BOOK REVIEW/Seth Sandronsky

Costs of Farming and Eating

A chilling trend stalks humanity: the price of food. It’s climbing now as it did in 2008. How and why is this nightmare back?

Let’s, briefly, look back to three years ago. “Prices for basic foodstuffs doubled or tripled in a short period, and food riots spread beyond Mexico to many countries in the global South,” write Fred Magdoff and Brian Tokar, co-editors of Agriculture and Food in Crisis: Conflict, Resistance and Renewal (Monthly Review Press, November 2010).

It is worth noting that Egypt, whose 2011 political revolution shook the world in ways big and small, is also a country where rising food prices hammered common people. Legal fictions such as Cargill and Monsanto, with the rights of human beings without the legal responsibilities, are driving this scary food trend. At the same time, corporate consolidation and concentration of farming is rising, advancing like a tsunami of greed over arable land and fresh water.

This is impacting a wide swathe of humanity, from rural peasant farmers in India to urban consumers in Oakland. We’re all in this farming and eating crisis together, a theme that runs a red line through Magdoff and Tokar’s vital book. They and their contributors focus on two connected parts of the global food and farming crisis. One part is a sober and sobering description of agricultural production and consumption: its economics, history and politics.

Walden Bello and Mara Baviera focus in part on the US federal policy to foster the growing of corn to feed cars instead of people. Is this insane or what? The answer depends on one’s class interests, by and large. Take multinational investors. For them, feeding automobiles instead of people’s bellies is a rational strategy to grow capital. For most everyone else who lacks such assets, an investment that benefits inanimate objects and harms living human beings captures the perverted logic of an irrational system that exploits people and nature for reasons of private profit.

On a related note to that marketplace priority for investors, Bello and Baviera write of another, begun during Democratic US President Clinton’s first term. “An intriguing question escaped many observers: How on earth did Mexicans, who live in the land where corn was first domesticated, become “dependent” on imports of US corn in the first place?”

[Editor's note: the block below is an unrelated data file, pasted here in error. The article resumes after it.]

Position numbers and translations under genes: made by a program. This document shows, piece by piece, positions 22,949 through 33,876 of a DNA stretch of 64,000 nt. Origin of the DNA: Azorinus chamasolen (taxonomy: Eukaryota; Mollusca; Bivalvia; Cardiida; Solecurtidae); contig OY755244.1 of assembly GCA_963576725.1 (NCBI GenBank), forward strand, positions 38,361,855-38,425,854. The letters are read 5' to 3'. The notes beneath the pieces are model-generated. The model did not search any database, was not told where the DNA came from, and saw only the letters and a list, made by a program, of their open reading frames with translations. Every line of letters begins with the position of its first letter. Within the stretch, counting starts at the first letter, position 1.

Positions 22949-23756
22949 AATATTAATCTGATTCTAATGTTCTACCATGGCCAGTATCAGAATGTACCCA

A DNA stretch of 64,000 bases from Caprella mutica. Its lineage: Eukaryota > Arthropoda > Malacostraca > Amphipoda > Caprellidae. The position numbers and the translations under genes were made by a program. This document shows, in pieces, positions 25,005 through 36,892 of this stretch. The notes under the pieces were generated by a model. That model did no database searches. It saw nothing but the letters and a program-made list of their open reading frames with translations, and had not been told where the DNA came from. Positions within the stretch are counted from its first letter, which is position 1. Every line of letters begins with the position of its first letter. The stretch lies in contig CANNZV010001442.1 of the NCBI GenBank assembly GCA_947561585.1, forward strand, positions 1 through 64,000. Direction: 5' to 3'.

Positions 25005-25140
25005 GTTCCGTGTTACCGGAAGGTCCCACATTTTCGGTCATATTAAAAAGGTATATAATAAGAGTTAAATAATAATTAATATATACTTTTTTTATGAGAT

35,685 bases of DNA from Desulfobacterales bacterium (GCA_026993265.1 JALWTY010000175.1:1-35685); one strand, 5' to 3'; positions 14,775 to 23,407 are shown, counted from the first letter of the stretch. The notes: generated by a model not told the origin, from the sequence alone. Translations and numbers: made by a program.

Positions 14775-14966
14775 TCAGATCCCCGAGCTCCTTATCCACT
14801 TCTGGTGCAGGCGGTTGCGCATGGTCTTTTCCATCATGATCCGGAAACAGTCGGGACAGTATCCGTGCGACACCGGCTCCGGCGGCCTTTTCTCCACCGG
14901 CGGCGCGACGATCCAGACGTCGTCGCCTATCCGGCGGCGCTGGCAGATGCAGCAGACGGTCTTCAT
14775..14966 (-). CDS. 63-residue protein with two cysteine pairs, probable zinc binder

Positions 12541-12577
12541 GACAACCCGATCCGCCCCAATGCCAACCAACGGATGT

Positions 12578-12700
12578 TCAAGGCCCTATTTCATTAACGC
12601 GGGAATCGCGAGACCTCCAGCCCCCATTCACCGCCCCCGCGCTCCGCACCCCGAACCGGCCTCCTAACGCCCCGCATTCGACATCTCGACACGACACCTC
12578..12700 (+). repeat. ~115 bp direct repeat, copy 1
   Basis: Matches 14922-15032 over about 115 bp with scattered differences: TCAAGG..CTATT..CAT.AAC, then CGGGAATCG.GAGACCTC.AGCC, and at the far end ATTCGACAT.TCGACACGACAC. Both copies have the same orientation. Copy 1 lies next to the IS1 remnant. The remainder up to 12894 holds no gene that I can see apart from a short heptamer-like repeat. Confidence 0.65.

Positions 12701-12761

The answer is simple: the North American Free Trade Agreement, which took effect Jan. 1, 1994. This trade pact flooded the Mexican countryside with US taxpayer-subsidized corn. That policy, in turn, has bankrupted scores of small Mexican peasant farmers.

Consequently, they have migrated to urban locales such as Mexico City or to the US. This human reality gets short shrift in a crass US policy debate over immigration reform that bigots dominate on talk radio and Fox News. The book’s second part offers prescriptions for what common folks with scant name recognition are doing to address the disaster of so-called “free-market” policies that shape how people grow and consume food.

Here, readers get a closer look at practical things that people are doing to create a more sustainable and equitable way of living and working.

Christina Schiavoni and William Camacaro survey food sovereignty policies in Venezuela. “A key strategic priority of the Bolivarian Revolution has been to restructure Venezuela’s food and agriculture system, under the framework of “food sovereignty” … a concept originating from the Vía Campesina international peasants’ network, defined, in short, as the right of people to determine their own food and agricultural policies.”

Hunger is an unnatural human condition. Further, people can and are working to end what some of the book’s contributor’s term “food insecurity.” This riveting collection of reporting and essays provides readers with useful options to think about and make social change.

Think Egypt and Tunisia. Think labor struggles at the point of production and social online networks that link dissidents up to each other, as old-school methods of face-to-face, shoes-on-the-ground contact continue.

Either or both can and does work around the world, unlike farming to grow food to expand corporate profit and market share, which puts common people and the planet’s life-support system last.

I recommend Agriculture and Food in Crisis: Conflict, Resistance and Renewal for tackling a tough subject in a readable way.

Seth Sandronsky lives and writes in Sacramento. Email

From The Progressive Populist, May 15, 2011

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